Towson University’s Debate Team continued its impressive record of accomplishment by winning a competition last month in Harrisonburg, Virginia. A pair of TU students joined a duo from Davis & Elkins College (W.Va.) in a public debate on food security and globalization at James Madison University and emerged victorious.
Towson – represented by two-time CEDA champions Kevin Whitley and Troi Thomas – and the Davis & Elkins team argued the affirmative side to defend the resolution, “Globalization, on balance, has benefited local food culture.” A team from JMU argued against the resolution on the negative side of the debate.
Whitley and Thomas argued that the success of quinoa, a grain that has recently become popular in the United States, exemplified the value of globalization for local food cultures.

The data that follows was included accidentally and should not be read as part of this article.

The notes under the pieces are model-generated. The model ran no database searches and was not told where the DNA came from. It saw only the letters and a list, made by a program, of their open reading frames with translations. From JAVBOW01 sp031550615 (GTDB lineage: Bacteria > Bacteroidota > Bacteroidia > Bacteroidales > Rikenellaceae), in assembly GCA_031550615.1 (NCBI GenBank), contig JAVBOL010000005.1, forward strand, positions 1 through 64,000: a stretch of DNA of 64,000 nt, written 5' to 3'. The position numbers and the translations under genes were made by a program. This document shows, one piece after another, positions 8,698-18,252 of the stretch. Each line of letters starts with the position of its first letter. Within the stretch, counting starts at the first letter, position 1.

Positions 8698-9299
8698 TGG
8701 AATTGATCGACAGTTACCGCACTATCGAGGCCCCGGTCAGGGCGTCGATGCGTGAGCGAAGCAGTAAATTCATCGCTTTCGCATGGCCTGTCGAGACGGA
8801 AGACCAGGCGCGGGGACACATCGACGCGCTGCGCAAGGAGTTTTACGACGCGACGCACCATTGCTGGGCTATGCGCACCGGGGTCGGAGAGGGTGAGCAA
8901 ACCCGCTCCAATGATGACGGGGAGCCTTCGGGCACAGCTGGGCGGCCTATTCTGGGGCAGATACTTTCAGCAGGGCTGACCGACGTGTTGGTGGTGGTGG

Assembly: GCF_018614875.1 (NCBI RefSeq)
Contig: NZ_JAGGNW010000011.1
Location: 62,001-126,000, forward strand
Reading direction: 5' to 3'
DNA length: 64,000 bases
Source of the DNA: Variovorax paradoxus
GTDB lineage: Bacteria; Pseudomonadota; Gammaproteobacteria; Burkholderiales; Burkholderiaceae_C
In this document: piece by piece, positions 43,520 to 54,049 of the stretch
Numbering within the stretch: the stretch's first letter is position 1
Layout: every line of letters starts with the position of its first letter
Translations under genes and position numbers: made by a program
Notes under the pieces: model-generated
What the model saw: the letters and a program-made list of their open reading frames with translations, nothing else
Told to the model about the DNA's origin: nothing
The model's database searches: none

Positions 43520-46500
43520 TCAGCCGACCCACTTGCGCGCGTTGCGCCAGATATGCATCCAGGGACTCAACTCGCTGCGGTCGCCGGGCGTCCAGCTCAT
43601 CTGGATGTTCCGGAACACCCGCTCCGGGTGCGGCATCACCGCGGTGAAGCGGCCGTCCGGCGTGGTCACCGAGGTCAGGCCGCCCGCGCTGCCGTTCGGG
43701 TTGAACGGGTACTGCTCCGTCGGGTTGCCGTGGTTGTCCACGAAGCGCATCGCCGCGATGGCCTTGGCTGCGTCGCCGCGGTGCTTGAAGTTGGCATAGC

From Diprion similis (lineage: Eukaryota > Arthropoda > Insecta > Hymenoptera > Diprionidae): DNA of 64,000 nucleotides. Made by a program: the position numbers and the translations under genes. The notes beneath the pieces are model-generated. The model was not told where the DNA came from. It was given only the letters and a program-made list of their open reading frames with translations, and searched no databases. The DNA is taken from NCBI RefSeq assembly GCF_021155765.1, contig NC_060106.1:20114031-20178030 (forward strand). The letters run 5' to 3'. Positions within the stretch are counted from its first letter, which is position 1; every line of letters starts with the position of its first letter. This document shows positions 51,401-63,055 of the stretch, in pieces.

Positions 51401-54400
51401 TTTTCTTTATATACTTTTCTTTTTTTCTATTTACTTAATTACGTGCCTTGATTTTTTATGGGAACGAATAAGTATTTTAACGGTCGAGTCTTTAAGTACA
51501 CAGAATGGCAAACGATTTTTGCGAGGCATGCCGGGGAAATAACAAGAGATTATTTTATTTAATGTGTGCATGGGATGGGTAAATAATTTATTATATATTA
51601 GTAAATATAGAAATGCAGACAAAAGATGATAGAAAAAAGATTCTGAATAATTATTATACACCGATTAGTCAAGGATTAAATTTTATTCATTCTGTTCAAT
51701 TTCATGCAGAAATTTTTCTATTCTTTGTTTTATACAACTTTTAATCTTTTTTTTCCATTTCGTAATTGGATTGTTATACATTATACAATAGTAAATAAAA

They further argued the increased global demand for quinoa resulted in increased incomes for Bolivian and Peruvian farmers and increased government revenues that allowed the Bolivian and Peruvian states to expand social welfare programs designed to assist the most marginalized of their societies.
After a question and answer period following the debate, audience members voted by secret ballot, and the affirmative side was declared the winner.